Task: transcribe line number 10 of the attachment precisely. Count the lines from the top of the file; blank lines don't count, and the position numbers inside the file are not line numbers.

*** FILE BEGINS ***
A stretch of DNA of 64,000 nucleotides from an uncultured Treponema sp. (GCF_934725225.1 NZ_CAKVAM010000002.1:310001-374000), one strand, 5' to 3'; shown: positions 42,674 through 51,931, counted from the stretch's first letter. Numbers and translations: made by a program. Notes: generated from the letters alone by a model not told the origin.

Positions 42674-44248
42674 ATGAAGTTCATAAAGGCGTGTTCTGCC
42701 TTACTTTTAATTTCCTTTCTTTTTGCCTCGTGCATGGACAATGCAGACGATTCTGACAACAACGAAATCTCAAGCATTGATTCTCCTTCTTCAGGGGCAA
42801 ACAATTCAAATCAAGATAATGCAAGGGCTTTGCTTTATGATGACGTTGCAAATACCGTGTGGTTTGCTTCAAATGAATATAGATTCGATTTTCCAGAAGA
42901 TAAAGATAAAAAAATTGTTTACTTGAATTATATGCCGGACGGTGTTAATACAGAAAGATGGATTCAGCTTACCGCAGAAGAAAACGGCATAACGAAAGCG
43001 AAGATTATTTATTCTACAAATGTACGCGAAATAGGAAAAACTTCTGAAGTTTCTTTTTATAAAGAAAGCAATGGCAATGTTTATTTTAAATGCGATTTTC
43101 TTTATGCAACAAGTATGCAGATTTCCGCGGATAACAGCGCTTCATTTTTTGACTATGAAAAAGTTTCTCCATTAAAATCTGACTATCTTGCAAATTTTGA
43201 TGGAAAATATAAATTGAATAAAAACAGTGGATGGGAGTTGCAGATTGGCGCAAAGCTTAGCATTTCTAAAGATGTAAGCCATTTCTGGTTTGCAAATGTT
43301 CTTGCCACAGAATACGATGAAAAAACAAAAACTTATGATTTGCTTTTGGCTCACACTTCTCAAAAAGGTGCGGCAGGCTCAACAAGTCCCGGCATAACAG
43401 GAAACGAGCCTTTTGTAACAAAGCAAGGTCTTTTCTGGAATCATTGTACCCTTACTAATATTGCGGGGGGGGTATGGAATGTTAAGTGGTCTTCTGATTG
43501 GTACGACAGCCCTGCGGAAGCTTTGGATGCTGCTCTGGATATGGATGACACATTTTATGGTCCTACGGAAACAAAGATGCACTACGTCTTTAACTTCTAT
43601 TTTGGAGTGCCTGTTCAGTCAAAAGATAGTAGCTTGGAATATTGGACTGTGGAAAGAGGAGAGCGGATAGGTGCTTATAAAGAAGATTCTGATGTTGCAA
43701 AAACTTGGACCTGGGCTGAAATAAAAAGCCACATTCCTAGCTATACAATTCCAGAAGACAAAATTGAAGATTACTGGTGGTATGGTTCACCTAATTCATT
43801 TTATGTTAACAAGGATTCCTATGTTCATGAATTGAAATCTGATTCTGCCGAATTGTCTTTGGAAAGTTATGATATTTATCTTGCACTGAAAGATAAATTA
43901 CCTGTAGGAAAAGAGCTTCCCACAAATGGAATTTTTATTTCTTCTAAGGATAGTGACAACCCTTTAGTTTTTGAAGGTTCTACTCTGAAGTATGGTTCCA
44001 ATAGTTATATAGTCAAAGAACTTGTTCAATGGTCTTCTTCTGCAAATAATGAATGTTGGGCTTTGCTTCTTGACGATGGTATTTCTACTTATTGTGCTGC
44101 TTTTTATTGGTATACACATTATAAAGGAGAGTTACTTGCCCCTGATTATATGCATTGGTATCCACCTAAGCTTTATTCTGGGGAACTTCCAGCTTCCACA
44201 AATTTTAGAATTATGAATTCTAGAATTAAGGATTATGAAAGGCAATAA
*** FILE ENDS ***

43301 CTTGCCACAGAATACGATGAAAAAACAAAAACTTATGATTTGCTTTTGGCTCACACTTCTCAAAAAGGTGCGGCAGGCTCAACAAGTCCCGGCATAACAG